Summer is ending, you’re heading into fall. But you’re still sneezing and sniffling all day and into the night. What’s going on?
Odds are you’re among the 10% to 30% of Americans who suffer from hay fever, or allergic rhinitis. And most cases of hay fever are caused by an allergy to fall pollen from plants belonging to the genus Ambrosia -- more commonly known as ragweed.
Putzing in the garden is nothing less than therapy. It's even good exercise, if you exert enough effort. But the sneezing and stuffy-headed feeling that lingers afterwards -- that's the downside of gardening with allergies.
Like all allergies, ragweed allergy occurs when the body’s immune system mounts a vigorous response to a foreign substance that is actually harmless -- in this case, tiny grains of pollen released by maturing ragweed flowers.
“Your immune system reacts to them as if they were a threat,” says Nathanael S. Horne, MD, clinical assistant professor of medicine at New York Medical College in Valhalla and an allergy specialist in private practice in New York City.
Specialized immune cells start churning out antibodies to proteins in the pollen. The ensuing cascade of biochemical reactions floods the bloodstream with histamine, a compound that causes all-too-familiar allergy symptoms.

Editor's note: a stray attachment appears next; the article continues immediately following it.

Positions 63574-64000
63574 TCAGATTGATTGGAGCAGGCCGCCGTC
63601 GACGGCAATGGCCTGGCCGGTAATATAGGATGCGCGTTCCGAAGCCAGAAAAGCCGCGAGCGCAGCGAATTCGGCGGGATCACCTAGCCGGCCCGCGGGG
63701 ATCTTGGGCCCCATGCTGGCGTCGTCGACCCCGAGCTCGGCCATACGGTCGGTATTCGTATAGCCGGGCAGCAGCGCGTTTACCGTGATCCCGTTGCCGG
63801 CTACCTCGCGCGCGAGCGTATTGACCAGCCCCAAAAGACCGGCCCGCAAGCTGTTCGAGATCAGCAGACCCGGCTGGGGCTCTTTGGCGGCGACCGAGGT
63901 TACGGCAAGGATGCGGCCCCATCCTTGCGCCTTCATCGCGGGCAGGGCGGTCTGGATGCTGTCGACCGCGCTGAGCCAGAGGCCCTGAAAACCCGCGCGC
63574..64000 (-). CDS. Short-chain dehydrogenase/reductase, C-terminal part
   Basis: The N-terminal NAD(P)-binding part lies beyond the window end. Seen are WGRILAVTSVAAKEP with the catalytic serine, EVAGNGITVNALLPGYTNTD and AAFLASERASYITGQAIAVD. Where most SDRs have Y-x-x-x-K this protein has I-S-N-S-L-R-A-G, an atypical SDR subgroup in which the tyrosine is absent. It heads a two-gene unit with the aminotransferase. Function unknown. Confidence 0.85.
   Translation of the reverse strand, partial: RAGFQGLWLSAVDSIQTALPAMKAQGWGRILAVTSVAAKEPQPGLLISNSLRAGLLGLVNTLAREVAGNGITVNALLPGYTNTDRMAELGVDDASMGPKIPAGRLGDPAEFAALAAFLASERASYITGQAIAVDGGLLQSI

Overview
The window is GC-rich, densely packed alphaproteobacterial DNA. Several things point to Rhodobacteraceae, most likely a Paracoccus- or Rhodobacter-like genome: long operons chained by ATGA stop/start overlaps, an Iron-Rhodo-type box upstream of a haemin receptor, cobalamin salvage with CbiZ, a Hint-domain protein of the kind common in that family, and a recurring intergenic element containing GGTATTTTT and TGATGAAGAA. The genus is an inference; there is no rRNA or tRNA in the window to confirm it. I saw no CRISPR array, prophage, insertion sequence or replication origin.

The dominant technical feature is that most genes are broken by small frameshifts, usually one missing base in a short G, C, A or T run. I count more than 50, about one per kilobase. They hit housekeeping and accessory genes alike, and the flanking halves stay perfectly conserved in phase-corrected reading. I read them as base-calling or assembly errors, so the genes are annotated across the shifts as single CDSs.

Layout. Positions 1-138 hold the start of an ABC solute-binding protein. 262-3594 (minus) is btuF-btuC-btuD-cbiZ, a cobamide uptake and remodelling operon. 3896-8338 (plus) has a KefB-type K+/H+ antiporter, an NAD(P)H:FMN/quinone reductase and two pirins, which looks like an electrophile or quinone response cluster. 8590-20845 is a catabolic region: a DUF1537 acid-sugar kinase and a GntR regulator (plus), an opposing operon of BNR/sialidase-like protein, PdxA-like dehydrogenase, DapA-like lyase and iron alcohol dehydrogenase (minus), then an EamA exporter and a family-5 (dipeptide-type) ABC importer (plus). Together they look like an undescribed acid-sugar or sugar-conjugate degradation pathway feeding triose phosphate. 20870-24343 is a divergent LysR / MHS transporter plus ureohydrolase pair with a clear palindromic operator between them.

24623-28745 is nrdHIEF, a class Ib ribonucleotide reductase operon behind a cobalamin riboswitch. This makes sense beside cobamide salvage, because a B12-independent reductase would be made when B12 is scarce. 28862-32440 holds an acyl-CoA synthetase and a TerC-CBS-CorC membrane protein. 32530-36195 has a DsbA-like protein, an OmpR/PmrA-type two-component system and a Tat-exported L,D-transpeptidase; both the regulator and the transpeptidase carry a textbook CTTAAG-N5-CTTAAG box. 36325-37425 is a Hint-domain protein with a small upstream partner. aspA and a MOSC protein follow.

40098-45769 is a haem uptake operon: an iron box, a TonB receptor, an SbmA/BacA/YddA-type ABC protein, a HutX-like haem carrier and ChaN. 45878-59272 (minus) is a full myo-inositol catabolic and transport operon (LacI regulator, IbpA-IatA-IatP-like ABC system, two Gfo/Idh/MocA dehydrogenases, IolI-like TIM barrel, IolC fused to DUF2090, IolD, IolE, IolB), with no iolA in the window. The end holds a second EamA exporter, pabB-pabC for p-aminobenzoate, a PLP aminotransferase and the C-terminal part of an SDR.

If people who are allergic to ragweed could avoid the pollen, they could, of course, avoid the symptoms, Alas, that’s easier said than done.
There are 17 different species of ragweed in the U.S. These plants are most common in the rural areas of the Eastern states and Midwest, but are found throughout the U.S.
Scientists estimate that a single ragweed plant can release one billion grains of pollen over the course of a single ragweed season. And the grains are so light that they float easily even on gentle breezes. Pollen has been detected as far as 400 miles out to sea and up to two miles up in the atmosphere.
“The reality is that there is not a corner of the country where there is no ragweed pollen,” says Christine B. Franzese, MD, assistant professor of otolaryngology at the University of Mississippi Medical Center and chief of otolaryngology at the G. V. “Sonny” Montgomery VA Medical Center, both in Jackson.
If that sounds bad, things may soon get even worse. Recent studies suggest that rising temperatures and carbon dioxide levels are extending ragweed season.
In most parts of the country, the season used to start in mid-August and run through September; now it seems to begin from the first of August through mid-October.